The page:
Change is inevitable, and nowhere is that more so than in video games, where transformation can happen in the blink of an eye, thanks to the velocity inherent in digital media.
Mid-cycle console upgrades have continued this year with the highly anticipated launch of Xbox One X, which added to the excitement that began with release of PlayStation 4 Pro. Similar to PlayStation’s strategy with PlayStation 4 Pro, Xbox One X uses the same operating system as the base Xbox One/One S, but features hardware upgrades to increase performance. These new entrants have helped increase the overall time spent on gaming consoles this year at the expense of PC gaming and older 7th generation consoles.
The mid-cycle upgrades have also inspired increased intent to purchase these consoles from last year: 22% of gamers intend to buy an Xbox One X (up from 13% last year) or a PlayStation 4 Pro (stable vs. previous year).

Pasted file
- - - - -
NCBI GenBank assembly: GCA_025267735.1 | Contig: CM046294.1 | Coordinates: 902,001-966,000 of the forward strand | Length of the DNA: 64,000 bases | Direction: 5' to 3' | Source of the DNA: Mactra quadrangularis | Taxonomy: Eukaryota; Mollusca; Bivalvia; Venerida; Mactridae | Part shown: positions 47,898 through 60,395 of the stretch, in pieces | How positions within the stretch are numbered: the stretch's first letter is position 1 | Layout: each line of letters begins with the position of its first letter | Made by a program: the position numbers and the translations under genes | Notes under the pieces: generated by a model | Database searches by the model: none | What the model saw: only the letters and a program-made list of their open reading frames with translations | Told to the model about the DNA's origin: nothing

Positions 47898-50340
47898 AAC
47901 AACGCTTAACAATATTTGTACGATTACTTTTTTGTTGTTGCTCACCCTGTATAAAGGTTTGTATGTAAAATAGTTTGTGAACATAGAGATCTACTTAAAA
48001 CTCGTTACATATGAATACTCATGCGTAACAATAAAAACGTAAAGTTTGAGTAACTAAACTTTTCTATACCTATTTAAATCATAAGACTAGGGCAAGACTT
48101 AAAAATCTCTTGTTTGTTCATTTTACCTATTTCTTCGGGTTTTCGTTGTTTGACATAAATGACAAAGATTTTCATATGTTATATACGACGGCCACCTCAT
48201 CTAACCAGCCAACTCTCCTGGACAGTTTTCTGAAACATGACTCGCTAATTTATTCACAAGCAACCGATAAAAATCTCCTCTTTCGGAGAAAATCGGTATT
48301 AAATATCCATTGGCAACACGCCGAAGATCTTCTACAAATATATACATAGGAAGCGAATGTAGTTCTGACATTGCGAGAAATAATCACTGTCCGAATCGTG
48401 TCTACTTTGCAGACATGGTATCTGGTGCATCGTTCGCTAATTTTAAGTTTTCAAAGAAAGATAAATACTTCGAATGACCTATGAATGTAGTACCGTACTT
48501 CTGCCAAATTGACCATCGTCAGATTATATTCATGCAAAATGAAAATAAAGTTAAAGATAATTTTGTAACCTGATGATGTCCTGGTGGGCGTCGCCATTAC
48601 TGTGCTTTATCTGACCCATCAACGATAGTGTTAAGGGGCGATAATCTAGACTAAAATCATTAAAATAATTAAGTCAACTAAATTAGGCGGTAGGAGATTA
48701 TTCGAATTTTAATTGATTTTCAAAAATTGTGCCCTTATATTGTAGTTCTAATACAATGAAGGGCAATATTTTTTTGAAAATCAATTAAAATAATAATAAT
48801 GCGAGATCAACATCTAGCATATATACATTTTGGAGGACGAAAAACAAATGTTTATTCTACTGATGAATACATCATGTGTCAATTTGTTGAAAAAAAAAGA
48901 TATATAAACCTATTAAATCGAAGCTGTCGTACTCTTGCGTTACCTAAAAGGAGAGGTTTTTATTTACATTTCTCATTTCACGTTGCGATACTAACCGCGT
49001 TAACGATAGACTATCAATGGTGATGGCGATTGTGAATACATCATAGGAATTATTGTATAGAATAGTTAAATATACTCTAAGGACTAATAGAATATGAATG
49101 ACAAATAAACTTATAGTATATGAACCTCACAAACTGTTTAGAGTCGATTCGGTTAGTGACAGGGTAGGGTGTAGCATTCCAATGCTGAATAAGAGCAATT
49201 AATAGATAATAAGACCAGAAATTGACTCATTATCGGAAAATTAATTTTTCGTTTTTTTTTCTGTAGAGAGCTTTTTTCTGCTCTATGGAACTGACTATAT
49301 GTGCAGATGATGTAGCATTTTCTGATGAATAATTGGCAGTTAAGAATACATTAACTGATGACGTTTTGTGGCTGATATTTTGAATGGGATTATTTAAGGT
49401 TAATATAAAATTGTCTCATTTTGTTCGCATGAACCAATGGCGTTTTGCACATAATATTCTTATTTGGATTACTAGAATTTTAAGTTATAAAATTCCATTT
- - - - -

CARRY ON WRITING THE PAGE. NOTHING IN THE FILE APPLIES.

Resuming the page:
Not to be left out of the console conversation, Nintendo continues to attract players with its accessible Switch console, launched in March 2017, and its broadly appealing titles like Super Mario Odyssey and The Legend of Zelda: Breath of the Wild. Even with strong year one performance, interest remains high, as 23% of gamers say they will “definitely” or “probably” buy a Nintendo Switch (up from 16% last year).
In addition to experiencing continued interest in the Switch console, Nintendo is also riding the wave of consumer interest in retro gaming, selling out of its two palm-sized microconsoles, the NES and the Super NES. These two classic consoles, which come preloaded with a lineup of greatest hits from the 8-bit and 16-bit era, appeal to both gamers and the general population alike. While it’s unclear how enduring the ardor for retro hardware will be, software is another matter. As today’s hits become tomorrow’s greatest hits, there’s likely to be steady demand for “classic” video games that can connect players on an emotional level with their youth.
For additional insights, download the Nielsen Games 360: 2018 report.